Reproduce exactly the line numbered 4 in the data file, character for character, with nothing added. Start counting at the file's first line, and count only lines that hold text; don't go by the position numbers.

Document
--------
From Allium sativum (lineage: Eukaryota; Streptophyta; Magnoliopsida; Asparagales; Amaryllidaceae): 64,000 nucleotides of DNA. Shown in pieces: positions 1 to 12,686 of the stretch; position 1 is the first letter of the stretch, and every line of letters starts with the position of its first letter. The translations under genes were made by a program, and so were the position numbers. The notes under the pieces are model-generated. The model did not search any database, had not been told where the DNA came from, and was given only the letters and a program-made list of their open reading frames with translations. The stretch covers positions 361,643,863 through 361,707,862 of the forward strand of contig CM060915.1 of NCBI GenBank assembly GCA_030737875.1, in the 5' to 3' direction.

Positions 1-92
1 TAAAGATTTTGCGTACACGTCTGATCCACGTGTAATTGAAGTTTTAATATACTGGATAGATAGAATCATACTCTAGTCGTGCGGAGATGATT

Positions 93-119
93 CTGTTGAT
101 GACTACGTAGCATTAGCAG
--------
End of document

Positions 93-119